Investing on customer engagement is a good idea, that's beyond discussion. Based on the 2016 Aspect Consumer Experience Index, 49% of consumers stopped doing business with a company during that year after a bad customer experience. And general retail is the industry most susceptible to losing business because of bad experiences.

Here's an interesting data from the same Index: Two-thirds of consumers feel good when they can handle a customer service issue without having to talk to a person. Millenials in particular. And messaging keeps growing as the preferred communication system.

So, does talking to a chatbot translate into a positive customer experience?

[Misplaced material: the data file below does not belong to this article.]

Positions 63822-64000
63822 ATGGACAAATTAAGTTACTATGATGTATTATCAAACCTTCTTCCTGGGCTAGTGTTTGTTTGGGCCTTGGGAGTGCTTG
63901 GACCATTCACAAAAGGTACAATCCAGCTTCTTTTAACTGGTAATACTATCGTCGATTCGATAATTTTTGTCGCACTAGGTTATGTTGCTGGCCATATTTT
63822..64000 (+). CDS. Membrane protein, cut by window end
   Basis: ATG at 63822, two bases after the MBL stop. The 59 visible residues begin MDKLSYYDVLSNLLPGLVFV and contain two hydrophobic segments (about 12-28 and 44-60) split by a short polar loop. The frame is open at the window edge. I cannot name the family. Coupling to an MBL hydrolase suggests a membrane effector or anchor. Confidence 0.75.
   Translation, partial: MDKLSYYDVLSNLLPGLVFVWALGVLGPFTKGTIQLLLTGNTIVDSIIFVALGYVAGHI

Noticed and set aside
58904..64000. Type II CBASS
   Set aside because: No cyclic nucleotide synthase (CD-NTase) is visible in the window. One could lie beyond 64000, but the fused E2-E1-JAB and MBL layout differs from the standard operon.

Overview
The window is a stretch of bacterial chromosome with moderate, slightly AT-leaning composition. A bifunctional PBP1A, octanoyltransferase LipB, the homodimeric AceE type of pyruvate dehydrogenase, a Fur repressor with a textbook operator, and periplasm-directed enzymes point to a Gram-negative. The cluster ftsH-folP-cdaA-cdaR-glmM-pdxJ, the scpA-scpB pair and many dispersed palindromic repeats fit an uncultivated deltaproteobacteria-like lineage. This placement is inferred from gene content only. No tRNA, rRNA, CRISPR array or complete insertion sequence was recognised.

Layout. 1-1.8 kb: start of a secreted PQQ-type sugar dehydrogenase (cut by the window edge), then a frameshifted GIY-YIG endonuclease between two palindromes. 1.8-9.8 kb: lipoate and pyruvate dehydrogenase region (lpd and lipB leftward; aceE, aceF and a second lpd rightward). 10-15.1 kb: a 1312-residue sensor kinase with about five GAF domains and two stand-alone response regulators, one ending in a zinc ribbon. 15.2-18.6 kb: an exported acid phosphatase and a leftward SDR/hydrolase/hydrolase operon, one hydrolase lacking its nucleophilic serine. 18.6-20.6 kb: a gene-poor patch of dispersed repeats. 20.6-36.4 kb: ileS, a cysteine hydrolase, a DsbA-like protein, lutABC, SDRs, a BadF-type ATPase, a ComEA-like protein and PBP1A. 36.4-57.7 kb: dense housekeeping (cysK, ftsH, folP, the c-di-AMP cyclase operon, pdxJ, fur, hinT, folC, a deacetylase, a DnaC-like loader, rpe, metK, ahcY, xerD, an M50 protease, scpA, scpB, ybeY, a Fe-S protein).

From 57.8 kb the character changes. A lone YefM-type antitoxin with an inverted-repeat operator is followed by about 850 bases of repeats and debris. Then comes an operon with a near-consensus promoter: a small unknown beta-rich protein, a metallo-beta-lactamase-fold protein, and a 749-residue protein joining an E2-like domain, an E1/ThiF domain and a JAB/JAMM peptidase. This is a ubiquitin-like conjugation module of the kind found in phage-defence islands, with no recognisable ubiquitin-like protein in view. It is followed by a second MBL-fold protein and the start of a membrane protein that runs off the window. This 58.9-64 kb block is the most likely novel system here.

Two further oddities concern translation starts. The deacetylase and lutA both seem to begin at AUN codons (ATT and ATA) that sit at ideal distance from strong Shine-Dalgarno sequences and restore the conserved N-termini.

Almost. There's still a lot of work to be done, but according to the numbers, consumers rate chatbots as friendly and nice to use, even if they aren't always accurate, which makes the overall experience of talking to a chatbot positive in most cases.

43% of consumers surveyed by New Aspect Research even said that, in a perfect world, all customer service should be done through AI assistants or chatbots.

Conclusion: The customer experience using chatbots is generally a positive one. Check.

But, are AI assistants cost-effective?

If your first point of contact with the consumer is a chatbot, you reduce the number of costlier voice calls. Your contact center will have to pay less even in outbound calls, whenever those are necessary.

But that's not all. A huge portion of customer service questions are easy to answer, and they repeat over and over, which is exhausting and boring for employees.

"McKinsey recently estimated that 29% of customer service positions in the U.S. could be automated through chatbots."